But how? How does one become something? Wow, classic Centipede's Dilemma, and does that little poem ever explain a lot about how I freeze and can't advance and then feel stagnant! It's like "hey, wow, I can do this! I really can! I never could before but you know what? I'm so deeply loved and valued and understood that I can do this!...look, I'm doing...uh....what is "this", exactly? Oh shit!"
Here I must guard against an old, old flaw taking on new menace: my knee-jerk. Overshooting assertiveness lands me in aggressive territory, and that's no land for me. One look at its craggy cliff faces, utterly devoid of vegetation, and its angry, louring skies and I want to teleport far, far away. And yet I find myself in this desolate space, if only for a moment, before I knee-jerk back the other way into Mr. Meek and Mild Milquetoast Man.
That knee-jerk is something I have had all my life and it has never once actually served me. I'm trying to eliminate it, but it seems hard-wired. For now, all I can do is tell those around me to disregard my first reaction to criticism--I call it my Hollywood Squares answer, a completely frivolous utterance bearing no resemblance to my feelings as they will be in five seconds, five minutes, or (very rarely) five hours. The knee-jerk itself is bad enough, but what makes it much worse is this newfound conviction that I need not be forever a background man. Put those together and instead of resignedly muttering out some outlandish overreaction, I snap it out.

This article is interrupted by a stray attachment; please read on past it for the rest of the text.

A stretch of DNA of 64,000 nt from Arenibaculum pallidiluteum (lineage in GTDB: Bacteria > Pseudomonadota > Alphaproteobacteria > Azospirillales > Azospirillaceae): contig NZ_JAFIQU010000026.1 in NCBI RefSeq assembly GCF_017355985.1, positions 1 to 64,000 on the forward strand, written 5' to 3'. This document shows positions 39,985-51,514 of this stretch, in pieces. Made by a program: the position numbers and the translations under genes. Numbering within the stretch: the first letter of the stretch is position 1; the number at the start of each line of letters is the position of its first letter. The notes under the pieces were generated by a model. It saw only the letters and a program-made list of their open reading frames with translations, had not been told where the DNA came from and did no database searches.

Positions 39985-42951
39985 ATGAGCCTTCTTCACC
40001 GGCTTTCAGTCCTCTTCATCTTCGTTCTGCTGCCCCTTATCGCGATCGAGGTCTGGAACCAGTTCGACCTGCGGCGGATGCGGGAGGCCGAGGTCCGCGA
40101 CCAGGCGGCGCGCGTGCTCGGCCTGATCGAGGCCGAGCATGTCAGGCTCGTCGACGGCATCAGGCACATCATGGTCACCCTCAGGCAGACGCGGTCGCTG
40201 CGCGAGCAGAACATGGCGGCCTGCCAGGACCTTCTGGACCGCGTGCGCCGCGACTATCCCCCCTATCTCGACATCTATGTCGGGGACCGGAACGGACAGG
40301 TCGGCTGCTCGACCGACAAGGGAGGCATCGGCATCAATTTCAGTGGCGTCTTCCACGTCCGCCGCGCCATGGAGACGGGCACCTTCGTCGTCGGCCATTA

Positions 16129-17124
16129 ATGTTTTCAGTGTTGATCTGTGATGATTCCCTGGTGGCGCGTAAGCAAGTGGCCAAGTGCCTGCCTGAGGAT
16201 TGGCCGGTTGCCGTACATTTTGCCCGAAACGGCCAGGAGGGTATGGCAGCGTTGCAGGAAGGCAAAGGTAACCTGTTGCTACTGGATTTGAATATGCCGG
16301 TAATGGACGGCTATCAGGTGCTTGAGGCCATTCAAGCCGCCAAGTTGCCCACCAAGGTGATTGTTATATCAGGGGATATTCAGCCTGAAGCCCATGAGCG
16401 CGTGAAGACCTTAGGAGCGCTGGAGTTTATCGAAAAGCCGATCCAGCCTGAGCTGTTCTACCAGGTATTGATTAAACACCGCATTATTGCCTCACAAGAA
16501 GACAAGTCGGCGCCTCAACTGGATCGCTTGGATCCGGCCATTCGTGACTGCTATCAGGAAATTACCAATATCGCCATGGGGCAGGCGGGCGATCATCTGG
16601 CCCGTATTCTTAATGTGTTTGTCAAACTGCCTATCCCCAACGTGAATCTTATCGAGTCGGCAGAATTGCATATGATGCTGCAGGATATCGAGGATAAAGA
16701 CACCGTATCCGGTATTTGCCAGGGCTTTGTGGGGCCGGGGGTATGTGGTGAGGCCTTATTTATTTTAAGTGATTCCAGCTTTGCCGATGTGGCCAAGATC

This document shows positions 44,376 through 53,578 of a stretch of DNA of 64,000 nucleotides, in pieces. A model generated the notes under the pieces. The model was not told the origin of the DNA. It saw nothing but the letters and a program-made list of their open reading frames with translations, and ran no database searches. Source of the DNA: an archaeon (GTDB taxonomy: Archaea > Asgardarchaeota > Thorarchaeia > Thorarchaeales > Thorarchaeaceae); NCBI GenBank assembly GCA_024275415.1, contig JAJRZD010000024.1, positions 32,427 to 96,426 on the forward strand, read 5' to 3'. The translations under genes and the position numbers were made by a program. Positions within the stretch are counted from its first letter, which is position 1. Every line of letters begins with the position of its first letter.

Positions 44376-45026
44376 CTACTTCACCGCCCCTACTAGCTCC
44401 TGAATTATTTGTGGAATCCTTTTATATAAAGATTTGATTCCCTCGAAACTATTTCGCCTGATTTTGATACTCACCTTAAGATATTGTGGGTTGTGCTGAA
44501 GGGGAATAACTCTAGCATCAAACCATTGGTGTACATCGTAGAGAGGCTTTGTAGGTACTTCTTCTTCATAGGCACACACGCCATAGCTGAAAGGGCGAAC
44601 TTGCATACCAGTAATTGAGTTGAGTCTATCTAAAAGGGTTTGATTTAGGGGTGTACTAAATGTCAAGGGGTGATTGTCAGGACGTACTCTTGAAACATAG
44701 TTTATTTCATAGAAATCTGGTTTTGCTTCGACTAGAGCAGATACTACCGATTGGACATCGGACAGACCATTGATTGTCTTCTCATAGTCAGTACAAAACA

That...can not be allowed to stand.
Because the knee-jerk is so common (what? you don't like this one extreme? here, let me try the other extreme instead!), I have ample opportunity to work at it, now that it has the potential to cause (even more) real damage. Just last night I made an advance, after being told to "relax"--oh, the knee jerked, all right, repeatedly, but I didn't actually express it. I think this is a habit that needs strict encouragement. With diligent attention to each mental overreaction, and a conscious, concerted effort not to express it, I might actually get to be what I want to be: a confident, strong and capable middle-of-the-roader. Hell, it's where I try to drag everyone else when I'm calm myself. You'd think I'd learn to stay out of the ditches.
I'm either impetuous -- usually when I spot a problem, grasp a solution, and enact it without considering that it might actually have unintended consequences...or I'm careful and deliberate, usually to an extreme--the ol' "walking on eggshells" thing that pisses people off.
Where in the hell is that cheerful old woman who communicates with the dead? Happy medium, happy medium, my life for an ever-loving happy medium!
The eruption that happened--the yelling, the uncontrollable tears, the realization that stuff I forgot I even buried is now rolling down the mountain in front of me--needed to happen. The pressure has been released, and only in its release did I truly understand how much there was.
Let the renewal...and growth...begin.